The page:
Norah Elliott (b.1903): Purpose & Audience

Norah Elliott’s autobiography represents her hard-working Grandfather Pilch, her beloved Aunt Susan, her drowned father, her mentally ill mother, her adopted family and finally, herself. However, she is also concerned with social histories, particularly in her poetry, which challenges social class. Whilst we can learn so much from historical sociologists, census material and parish records, these materials ‘can never tell us[:] how much a man loved his wife, to what extent he grieved over the death of a child, nor can it establish… the way in which fundamental emotional experiences were affected by the material circumstances of the family.’ (Vincent, 1980, 223) It is the memoir that is capable of doing just that. Giving her version of events, Norah’s memoir is a nostalgic gateway that leads to her inner-most thoughts and feelings of a well-lived, working-class, life.

“I have all the documentary evidence of my father’s existence…”

Norah’s words are saturated with the details of her family heritage. The numerous documents regarding sibling funeral costs and parental death certificates, the extensive family profiles, the poem entitled ‘Aunt Susan’ and the hand-drawn family tree, is all evidence of Norah’s family-orientated life.

Norah Elliott’s Hand-drawn Family Tree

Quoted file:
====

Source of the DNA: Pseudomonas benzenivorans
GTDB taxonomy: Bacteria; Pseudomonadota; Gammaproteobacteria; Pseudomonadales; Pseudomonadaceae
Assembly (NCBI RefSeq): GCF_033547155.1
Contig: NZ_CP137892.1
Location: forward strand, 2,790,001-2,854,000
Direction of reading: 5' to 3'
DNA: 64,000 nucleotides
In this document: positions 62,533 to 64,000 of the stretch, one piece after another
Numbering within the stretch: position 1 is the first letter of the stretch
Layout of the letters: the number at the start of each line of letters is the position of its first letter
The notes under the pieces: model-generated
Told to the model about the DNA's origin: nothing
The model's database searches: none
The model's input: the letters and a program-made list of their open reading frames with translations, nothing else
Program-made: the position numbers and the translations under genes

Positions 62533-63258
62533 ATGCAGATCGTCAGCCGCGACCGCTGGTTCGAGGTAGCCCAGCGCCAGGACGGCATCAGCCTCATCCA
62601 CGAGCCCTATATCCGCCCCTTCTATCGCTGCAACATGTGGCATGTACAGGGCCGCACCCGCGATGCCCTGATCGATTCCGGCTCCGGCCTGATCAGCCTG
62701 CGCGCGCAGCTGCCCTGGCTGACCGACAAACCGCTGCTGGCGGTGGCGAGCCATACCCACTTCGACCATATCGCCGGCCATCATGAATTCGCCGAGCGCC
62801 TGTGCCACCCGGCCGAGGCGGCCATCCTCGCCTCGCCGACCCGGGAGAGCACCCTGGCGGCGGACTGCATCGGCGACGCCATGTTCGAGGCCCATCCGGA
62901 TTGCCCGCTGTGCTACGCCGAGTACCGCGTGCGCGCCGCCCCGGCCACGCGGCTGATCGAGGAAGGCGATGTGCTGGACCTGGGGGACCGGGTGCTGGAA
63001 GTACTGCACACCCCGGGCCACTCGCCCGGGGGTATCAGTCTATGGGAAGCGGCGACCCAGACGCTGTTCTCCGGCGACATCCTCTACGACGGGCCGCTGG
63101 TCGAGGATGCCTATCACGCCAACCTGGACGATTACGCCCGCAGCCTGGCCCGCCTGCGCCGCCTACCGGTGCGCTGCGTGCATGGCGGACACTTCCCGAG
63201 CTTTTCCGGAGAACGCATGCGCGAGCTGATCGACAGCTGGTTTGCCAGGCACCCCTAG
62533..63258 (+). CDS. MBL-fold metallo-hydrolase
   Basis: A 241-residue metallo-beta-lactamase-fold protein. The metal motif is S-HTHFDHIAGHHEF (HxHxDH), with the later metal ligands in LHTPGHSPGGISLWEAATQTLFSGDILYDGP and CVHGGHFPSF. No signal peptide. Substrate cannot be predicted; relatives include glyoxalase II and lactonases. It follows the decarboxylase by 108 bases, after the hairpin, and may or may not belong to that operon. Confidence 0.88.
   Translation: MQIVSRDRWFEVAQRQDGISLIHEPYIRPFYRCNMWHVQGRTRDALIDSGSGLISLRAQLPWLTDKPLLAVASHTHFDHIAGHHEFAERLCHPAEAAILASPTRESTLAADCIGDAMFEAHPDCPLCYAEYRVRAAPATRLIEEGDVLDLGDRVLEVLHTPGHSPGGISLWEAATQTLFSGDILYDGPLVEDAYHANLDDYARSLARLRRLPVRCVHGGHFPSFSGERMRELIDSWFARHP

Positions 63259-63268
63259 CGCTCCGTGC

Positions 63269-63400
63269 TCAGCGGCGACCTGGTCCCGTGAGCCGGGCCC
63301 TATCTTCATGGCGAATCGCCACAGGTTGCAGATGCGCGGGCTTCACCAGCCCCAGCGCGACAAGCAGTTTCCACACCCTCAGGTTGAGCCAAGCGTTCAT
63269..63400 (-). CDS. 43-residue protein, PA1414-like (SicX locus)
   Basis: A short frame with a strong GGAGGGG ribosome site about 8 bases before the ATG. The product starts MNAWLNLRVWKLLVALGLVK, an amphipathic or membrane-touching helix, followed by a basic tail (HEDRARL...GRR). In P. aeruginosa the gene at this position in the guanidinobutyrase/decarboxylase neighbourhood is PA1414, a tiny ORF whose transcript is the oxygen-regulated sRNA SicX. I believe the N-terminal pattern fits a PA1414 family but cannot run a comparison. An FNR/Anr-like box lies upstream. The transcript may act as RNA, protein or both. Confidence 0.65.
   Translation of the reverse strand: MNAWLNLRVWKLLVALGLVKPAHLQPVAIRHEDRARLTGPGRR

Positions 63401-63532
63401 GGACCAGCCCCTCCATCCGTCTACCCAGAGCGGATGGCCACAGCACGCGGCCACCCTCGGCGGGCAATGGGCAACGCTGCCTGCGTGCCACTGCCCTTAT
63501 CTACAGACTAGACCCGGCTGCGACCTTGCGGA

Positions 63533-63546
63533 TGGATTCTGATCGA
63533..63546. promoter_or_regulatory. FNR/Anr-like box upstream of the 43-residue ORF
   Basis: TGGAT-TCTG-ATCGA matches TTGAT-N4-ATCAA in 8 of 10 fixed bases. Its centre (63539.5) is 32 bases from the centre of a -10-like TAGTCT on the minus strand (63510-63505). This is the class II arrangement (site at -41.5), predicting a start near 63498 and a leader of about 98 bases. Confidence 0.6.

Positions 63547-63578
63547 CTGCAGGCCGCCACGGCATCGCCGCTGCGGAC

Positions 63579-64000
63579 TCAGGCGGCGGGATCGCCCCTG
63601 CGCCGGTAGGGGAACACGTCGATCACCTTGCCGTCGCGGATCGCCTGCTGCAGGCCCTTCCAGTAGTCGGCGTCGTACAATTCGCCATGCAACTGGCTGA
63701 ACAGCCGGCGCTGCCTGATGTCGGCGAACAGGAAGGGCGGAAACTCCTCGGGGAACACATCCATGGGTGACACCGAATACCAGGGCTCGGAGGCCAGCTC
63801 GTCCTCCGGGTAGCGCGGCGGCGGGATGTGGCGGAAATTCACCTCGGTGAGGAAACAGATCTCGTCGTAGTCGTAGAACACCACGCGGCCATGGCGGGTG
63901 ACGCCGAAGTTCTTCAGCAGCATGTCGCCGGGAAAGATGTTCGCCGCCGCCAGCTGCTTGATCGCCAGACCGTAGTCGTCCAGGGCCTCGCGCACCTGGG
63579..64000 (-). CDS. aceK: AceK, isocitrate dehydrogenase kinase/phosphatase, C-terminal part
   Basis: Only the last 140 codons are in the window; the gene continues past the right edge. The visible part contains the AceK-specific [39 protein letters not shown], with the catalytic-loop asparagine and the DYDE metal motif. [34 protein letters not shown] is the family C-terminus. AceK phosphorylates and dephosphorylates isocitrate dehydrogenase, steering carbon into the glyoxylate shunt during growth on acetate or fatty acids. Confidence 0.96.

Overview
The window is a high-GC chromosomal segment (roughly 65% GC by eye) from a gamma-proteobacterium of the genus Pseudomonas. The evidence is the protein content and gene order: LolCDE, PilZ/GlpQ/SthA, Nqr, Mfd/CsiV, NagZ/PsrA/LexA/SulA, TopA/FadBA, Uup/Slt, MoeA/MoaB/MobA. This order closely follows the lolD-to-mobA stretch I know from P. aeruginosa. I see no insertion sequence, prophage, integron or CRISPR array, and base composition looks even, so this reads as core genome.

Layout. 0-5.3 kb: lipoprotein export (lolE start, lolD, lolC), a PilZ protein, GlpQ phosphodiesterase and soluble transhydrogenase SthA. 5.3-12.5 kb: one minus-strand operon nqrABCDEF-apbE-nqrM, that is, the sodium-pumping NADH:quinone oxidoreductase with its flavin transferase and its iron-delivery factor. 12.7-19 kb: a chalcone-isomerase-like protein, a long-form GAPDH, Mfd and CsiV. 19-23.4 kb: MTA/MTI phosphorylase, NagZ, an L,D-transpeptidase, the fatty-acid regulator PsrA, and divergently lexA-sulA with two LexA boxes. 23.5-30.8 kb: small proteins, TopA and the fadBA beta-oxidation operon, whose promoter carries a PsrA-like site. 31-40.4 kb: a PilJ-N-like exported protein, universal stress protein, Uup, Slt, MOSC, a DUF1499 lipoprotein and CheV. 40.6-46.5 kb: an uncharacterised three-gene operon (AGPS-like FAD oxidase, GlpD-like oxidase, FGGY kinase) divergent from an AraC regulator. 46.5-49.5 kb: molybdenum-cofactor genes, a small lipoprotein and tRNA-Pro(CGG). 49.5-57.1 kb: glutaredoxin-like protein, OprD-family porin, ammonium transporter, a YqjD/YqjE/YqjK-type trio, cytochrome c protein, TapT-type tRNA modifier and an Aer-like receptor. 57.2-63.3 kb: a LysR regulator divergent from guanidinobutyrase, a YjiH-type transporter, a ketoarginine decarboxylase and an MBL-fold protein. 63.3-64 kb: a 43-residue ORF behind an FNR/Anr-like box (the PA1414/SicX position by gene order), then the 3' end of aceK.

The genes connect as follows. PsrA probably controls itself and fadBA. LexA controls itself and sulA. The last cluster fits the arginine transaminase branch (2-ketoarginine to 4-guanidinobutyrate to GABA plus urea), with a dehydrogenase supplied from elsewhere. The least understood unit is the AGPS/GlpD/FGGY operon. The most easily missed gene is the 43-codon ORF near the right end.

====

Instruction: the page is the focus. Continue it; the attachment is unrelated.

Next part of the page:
Whilst it may appear that the sole purpose of Norah’s memoir is to chart her complex family history, the motives behind her autobiography are complicated. Norah begins her memoir compiling her family heritage, and later her writing becomes more reflective and poetic. It actually transpires that one of the purposes for recording her life is ‘to discover whether [her] youthful dreams of being [a] writer will come to anything at the age of 68 years’. Also, Norah writes numerous poems, focusing on politics, family and death, which indicate a possible desire for publication. However, Norah’s voice remains modest, earnest and passionate about both her family and her political views.

New Annesley – The earth is nourished by the many dead, / The poor, unknown, whose endless toil / Nurtured the living, made the wealth / Which others spent. / Let us remember such. -Norah Elliott

At numerous stages in her memoir, it appears that Norah had a philosophical understanding about the fragility of life. Her poem ‘To my Ancestors’ is particularly thoughtful and combines her deep-thinking mind with her love for family and writing. In her poem, Norah writes ‘their lives have passed/ Like winds that blow’, and continues, ‘You have died, inarticulate, / Left no recorded mark.’ Clearly recognising the silent passing of her ancestors, Norah’s memoir is an attempt to voice the forgotten lives of her family.

Whilst many working-class autobiographies begin with an apology for ordinariness[1], Norah’s words remain fixated on her ancestors, to whom she shows admiration and thanks. And although, as Regina Gagnier states, the autobiographer’s ‘reasons for writing are functional rather than aesthetic’ (342), Norah manages to capture her beautiful ability to write whilst paying tribute to her family.